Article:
This delivery drone lands in the street before driving to your doorstep

Sure, drone delivery may one day take off in a big way, but until advances in technology satisfy those who set the rules for flight safety, that day is still a ways off.

In the meantime, a number of tech firms have been developing wheel-based robots for deliveries to your door, with Domino’s just last week announcing plans to use such a machine for pizza delivery.

But little has been said about how a robot like this would see off a ne’er-do-well who might try to kidnap it for a free meal after spotting it trundling along the street. After all, we all remember what happened to poor ol’ HitchBot when he was out and about by himself.

In an apparent effort to combine the speed and security of aerial drones with the convenience of a true doorstep delivery service, California-based Advanced Tactics (AT) has announced that it recently completed the successful test of the Panther, a rugged-looking contraption that’s both a drone and an autonomous robot that can move along the ground. Besides taking packages right to your door, the system also offers the deliverer more options as it can land close to the customer’s yard if it happens to be inaccessible because of trees or other obstacles.

“It’s believed this is the first successful test of its kind,” AT said in a release, adding that the Panther “can land with a 5-pound package and safely drive up to the door with no propellers turning to deliver a package to the doorstep of a customer.” The mention of “no propellers turning” is a reference to the Panther’s safety features. After all, a paying customer would be pretty put out if they accidentally got their fingers sliced off when they went to grab their delivery. And anyway, the company is planning to house those propellers inside cages, providing extra reassurance in case anyone is close by when it takes off.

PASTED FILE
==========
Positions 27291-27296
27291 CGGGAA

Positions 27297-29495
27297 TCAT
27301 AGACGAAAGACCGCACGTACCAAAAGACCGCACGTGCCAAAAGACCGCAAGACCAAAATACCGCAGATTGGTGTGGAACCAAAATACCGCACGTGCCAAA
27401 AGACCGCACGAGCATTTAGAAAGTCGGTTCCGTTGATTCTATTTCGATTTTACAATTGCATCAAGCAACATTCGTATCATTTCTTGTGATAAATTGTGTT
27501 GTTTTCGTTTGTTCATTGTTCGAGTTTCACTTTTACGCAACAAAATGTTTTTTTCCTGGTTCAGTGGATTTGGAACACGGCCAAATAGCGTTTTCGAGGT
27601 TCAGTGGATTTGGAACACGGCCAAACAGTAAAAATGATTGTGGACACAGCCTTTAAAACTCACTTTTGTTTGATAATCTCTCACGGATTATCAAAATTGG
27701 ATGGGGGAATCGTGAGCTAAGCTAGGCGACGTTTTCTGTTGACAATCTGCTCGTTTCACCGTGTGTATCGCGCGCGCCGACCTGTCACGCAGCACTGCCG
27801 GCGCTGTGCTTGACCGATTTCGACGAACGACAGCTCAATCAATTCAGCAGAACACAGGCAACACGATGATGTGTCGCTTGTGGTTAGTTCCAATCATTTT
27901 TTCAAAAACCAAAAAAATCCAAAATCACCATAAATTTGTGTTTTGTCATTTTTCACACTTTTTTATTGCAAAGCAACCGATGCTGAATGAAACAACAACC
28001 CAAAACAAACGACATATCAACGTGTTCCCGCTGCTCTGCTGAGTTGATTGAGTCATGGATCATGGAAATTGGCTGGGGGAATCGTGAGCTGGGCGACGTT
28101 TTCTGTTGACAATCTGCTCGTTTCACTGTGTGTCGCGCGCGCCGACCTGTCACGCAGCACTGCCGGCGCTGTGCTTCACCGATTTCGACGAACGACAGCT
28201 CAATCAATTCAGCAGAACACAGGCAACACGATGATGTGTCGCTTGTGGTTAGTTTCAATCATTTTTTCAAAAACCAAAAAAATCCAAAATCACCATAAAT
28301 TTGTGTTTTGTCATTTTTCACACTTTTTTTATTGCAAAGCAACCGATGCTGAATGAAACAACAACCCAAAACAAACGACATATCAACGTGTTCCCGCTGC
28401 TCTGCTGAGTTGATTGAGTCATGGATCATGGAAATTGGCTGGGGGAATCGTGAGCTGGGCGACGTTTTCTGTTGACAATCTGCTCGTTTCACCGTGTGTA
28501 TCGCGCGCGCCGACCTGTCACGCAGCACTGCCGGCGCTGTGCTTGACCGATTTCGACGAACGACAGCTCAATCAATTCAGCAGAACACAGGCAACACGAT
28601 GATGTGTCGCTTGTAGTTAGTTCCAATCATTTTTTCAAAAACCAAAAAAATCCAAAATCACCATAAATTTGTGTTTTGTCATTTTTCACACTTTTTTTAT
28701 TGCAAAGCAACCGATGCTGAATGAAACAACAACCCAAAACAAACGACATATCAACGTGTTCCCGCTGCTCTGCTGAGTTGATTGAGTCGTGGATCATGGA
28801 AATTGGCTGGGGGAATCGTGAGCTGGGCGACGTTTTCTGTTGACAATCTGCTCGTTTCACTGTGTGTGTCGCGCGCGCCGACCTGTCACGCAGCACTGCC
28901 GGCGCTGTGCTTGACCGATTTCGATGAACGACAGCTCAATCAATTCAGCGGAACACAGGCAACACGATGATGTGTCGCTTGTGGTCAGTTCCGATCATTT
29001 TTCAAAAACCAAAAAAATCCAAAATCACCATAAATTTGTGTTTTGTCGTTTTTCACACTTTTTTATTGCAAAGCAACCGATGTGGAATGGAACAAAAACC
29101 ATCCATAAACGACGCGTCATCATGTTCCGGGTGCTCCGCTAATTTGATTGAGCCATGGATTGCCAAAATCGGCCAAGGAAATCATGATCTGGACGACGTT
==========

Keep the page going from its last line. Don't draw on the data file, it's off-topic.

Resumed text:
AT said that “the combination of Vertical Take-Off and Landing (VTOL) flight with off-road driving capabilities in a package delivery drone make the Panther … unlike anything else previously seen.” The hexacopter can lift packages weighing up to 15 pounds and can be fitted with not only cameras but also a robotic arm to lift the consignment onto a doorstep, or straight into a waiting customer’s hand. There’s even talk of adding a video screen so the recipient can interact with delivery personnel back at base if desired.

But the Panther’s versatility comes at a price, with its hefty 44-pound weight limiting its flight time to no more than 10 minutes.

The Panther, which has been in development for several years (check out last year’s demo video above), recently went on sale in the U.S. with a $2,500 price tag that’s good until April 5, after which hobbyists will have to pay a wallet-busting $8,000. But if any delivery firms are interested in the Panther, they may have a long wait putting it into service as current FAA rules prevent drones from being used as commercial delivery vehicles.

However, the wait for friendlier regulations at least gives AT time to develop and refine its technology to create a more affordable, more powerful machine that offers a new take on the idea of drone-based deliveries.

Product Review

Yuneec’s Mantis Q will make you wish you bought a DJI drone

Yuneec’s high-end drones are arguably the ones to beat in terms of flight control, design, and their photographic capabilities. But the company has struggled to make a low-end drone that’s worth buying, and the Mantis Q is proof of that…
Emerging Tech

The 10 most expensive drones that you (a civilian) can buy